National Roofing Program Inspects Army Reserve Facilities Following Hurricane Ian

When Hurricane Ian hit south Florida last fall, the U.S. Army Corps of Engineers worked in partnership with local, state and federal agencies to respond to the natural disaster. Every year, USACE, as part of the federal government’s unified national response to disasters and emergencies, deploys hundreds of people to provide technical engineering expertise and to promote capacity development at home and abroad. However, even after the FEMA mission assignments were closed out after Hurricane Ian, USACE’s support did not stop there.

In January, members of the U.S. Army Corps of Engineers Louisville District and their Army Reserve partners conducted 20 site visits across 14 cities throughout central Florida to inspect facilities that were hit by Hurricane Ian in late-September.

The team, which included Louisville District National Roofing Program Manager Tim McClellan, Army Reserve contractor Justin Reeder, and Resource Efficiency Manager Bud Lewis, visited St. Petersburg, Pinellas Park, Cape Coral, Tampa, Clearwater, Lakeland, Orlando, West Palm Beach, Palatka, Fort Lauderdale, Miami, Gainesville, Ocala and Sanford to perform roof assessments of damages to all Army Reserve facilities that were impacted by hurricane or tropical storm force winds from Hurricane Ian.

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The Louisville District manages the National Roofing Program as part of the district’s nationwide Army Reserve mission. The NRP is a roof inspection and replacement program with the goal of minimizing cost through high quality design and construction. The program has installed more than 12 million square feet of roofs for Soldiers over the last two decades. These NRP roofs have never had a roof failure, even during previous hurricanes Katrina, Harvey, Sandy and Rita.

During the two weeks the NRP Team was in Florida, they inspected 13 facilities which had roofs replaced under the NRP, and there were no failures with any of the NRP roofs, according to McClellan.

“We were also able to inspect 10 Army Reserve facilities that had roofs that were not installed under the NRP,” McClellan said. “Three of those facilities had wind and water failures from the hurricanes that were not complete roof failures but that will need repairs.”

Louisville District’s National Roofing Program manager Tim McClellan uses a thermal camara to detect anomalies that might indicate a failure in the building envelope. The device shows temperature differences, which can then be used to look for other indications of water or air intrusion. USACE PHOTO BY ABBY KORFHAGE
Louisville District’s National Roofing Program manager Tim McClellan uses a thermal camara to detect anomalies that might indicate a failure in the building envelope. The device shows temperature differences, which can then be used to look for other indications of water or air intrusion. USACE PHOTO BY ABBY KORFHAGE

Although those roofs were not a part of the NRP, the team will be providing guidance to the Army Reserve on how to repair those facilities to restore watertight conditions. Additionally, two facilities had roofs that were in poor shape and will be added to the NRP list for future replacement as they have reached the end of the design service life, according to the team.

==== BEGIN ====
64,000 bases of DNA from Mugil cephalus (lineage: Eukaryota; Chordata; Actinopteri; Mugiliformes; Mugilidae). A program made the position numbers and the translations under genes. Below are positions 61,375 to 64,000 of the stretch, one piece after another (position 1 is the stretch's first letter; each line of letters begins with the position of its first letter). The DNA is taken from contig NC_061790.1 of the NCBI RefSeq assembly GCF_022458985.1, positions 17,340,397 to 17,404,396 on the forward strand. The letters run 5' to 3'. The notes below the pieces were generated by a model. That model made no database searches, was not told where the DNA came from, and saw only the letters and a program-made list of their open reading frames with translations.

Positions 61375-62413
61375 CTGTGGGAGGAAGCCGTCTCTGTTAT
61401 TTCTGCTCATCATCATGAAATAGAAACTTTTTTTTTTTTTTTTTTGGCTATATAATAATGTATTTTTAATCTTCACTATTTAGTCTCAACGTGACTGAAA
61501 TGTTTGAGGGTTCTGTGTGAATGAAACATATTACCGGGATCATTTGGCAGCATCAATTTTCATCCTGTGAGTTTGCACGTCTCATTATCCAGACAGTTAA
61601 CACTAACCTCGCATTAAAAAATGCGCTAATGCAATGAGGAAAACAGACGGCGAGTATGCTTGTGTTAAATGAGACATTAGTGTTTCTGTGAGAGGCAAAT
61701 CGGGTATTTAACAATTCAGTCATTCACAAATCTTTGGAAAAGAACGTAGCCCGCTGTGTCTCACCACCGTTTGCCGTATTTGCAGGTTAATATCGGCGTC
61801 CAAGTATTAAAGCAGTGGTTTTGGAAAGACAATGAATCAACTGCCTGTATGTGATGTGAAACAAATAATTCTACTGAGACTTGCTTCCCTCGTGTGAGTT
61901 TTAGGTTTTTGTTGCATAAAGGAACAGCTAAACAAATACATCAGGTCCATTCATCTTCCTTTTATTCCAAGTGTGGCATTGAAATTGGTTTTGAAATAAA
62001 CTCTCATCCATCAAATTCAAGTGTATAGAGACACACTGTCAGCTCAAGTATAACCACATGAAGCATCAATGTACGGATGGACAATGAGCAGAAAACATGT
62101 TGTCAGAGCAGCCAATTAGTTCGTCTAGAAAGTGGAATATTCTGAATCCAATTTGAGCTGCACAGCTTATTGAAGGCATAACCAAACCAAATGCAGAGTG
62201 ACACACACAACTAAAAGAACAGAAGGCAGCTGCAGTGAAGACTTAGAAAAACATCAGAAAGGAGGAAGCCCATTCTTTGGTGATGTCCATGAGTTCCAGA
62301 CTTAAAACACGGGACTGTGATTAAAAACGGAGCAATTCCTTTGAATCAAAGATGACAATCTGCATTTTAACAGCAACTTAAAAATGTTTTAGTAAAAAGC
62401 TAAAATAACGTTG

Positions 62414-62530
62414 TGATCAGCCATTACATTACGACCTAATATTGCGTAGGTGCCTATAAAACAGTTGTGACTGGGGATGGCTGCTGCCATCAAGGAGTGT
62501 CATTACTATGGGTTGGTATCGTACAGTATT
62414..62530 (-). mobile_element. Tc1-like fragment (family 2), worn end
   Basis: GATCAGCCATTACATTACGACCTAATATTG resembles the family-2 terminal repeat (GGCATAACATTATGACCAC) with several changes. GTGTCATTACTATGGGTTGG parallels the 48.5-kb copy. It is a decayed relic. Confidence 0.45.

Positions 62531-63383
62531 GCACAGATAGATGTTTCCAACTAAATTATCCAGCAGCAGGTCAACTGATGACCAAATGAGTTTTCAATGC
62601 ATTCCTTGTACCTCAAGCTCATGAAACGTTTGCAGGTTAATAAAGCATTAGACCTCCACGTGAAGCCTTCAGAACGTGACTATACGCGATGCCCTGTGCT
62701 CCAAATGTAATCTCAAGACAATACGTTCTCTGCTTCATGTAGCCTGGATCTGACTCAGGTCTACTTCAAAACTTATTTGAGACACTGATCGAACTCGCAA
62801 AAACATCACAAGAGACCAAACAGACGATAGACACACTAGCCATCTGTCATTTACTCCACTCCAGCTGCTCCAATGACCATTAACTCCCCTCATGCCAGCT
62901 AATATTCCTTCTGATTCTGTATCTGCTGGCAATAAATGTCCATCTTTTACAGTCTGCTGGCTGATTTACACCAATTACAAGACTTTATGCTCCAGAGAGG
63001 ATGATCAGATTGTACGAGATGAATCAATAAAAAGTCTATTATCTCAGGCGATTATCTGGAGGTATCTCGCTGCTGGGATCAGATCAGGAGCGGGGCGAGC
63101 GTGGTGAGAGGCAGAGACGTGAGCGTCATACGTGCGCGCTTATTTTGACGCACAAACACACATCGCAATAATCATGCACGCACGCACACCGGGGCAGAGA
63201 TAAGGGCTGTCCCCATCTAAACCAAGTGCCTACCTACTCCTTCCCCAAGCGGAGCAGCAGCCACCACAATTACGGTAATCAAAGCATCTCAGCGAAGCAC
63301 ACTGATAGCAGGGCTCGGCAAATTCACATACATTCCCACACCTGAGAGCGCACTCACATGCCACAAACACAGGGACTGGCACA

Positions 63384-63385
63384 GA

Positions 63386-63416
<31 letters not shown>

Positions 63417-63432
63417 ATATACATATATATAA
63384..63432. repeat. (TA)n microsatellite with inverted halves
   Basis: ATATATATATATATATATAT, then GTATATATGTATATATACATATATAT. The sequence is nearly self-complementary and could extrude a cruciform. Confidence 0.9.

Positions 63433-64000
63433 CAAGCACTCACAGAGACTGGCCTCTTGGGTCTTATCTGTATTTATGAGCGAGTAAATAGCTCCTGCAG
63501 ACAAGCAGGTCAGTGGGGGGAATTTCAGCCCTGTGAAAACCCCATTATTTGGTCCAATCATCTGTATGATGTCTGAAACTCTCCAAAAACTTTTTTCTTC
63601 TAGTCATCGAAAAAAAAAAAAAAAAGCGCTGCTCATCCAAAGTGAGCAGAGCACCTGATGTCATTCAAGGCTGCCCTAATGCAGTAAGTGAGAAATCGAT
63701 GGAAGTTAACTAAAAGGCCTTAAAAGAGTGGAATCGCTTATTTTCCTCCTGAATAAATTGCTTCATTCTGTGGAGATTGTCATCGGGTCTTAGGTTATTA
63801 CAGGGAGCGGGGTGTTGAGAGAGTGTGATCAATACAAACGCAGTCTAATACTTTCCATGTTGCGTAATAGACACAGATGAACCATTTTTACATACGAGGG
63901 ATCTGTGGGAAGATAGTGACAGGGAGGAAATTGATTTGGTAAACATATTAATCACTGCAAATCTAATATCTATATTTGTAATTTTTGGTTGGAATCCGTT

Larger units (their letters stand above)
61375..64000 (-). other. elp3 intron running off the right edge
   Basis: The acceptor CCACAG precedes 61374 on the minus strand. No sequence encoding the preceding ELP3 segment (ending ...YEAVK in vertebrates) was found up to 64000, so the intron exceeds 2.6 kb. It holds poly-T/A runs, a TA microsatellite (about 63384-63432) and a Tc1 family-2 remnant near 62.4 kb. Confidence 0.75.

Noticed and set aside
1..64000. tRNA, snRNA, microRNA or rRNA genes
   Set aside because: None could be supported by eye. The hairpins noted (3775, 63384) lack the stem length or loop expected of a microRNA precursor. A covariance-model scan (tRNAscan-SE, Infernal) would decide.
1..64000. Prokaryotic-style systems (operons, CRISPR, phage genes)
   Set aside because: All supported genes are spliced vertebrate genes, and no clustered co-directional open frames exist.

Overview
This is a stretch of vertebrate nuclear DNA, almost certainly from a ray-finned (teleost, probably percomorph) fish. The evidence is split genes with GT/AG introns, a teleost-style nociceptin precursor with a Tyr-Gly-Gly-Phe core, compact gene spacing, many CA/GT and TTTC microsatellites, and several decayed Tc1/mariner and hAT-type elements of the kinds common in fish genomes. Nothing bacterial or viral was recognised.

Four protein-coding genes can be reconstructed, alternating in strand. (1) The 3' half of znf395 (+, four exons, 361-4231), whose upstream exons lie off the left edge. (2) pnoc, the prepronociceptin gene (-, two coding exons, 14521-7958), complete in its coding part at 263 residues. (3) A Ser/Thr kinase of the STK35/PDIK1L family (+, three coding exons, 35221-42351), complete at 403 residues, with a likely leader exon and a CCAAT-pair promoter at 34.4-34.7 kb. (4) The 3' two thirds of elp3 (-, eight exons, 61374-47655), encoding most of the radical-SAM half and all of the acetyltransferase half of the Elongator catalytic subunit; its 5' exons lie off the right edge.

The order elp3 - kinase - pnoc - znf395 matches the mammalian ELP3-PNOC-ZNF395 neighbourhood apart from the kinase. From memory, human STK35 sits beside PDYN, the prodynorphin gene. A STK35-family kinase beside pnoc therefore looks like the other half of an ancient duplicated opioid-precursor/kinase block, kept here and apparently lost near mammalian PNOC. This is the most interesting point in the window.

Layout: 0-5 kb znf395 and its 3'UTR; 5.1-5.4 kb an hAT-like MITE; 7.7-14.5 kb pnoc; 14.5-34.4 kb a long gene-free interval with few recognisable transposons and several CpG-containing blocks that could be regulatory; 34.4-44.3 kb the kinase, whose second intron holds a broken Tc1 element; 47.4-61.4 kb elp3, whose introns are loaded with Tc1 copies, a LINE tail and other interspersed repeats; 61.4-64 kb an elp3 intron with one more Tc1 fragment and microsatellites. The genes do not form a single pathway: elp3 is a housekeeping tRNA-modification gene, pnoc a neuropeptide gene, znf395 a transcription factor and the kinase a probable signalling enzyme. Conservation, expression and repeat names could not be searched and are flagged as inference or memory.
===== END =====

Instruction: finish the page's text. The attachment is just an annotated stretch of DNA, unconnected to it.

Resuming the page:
Although it’s not necessarily “common practice” for the team to conduct site visits after a natural disaster, the Louisville District has been in the business of providing the long-term maintenance and repair of roofs for the Army Reserve for decades.

The team starts the inspection process with a visual inspection of the interior of the building and interviewing the building occupants to have a better understanding of where and when leaks may occur.

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“A visual inspection of the underside of the roof helps to pinpoint any potential locations for problems,” McClellan said. “Then is followed by a visual inspection of the building from the ground, and then an inspection of the roof from the top.”

The Louisville District’s National Roofing Program has executed approximately $250 million in reroofing contracts for approximately 1,000 buildings at nearly 359 Army Reserve facilities across 46 states, American Samoa and Puerto Rico.

The NRP grew out of the National Roofing Initiative, whose mission was to improve roofing facilities, minimize operational expenses, and maximize the quality of work life for our warfighters. The initiative began in 1997 and was later recognized by the Army Reserve through the Louisville District’s
Memorandum of Understanding in 2004 for nationwide execution. The NRI experienced early success, and was subsequently rebranded as the NRP. The NRP reduces energy use, is ecofriendly, eliminates maintenance, and most importantly, provides Soldiers great facilities for battle-focused
training.

McClellan has worked on the NRP since 2012.

“I take pride in the National Roofing Program and the effect we have on the training environment for our Army Reservists,” McClellan said. “The NPR has provided over 900 new roofs for our Soldiers that allows them to focus on their job and training for 20 years instead of water dripping on their desk.”

This article originally appeared in the 2023-2024 edition of America’s Engineers: The People, Programs, and Projects of the U.S. Army Corps of Engineers

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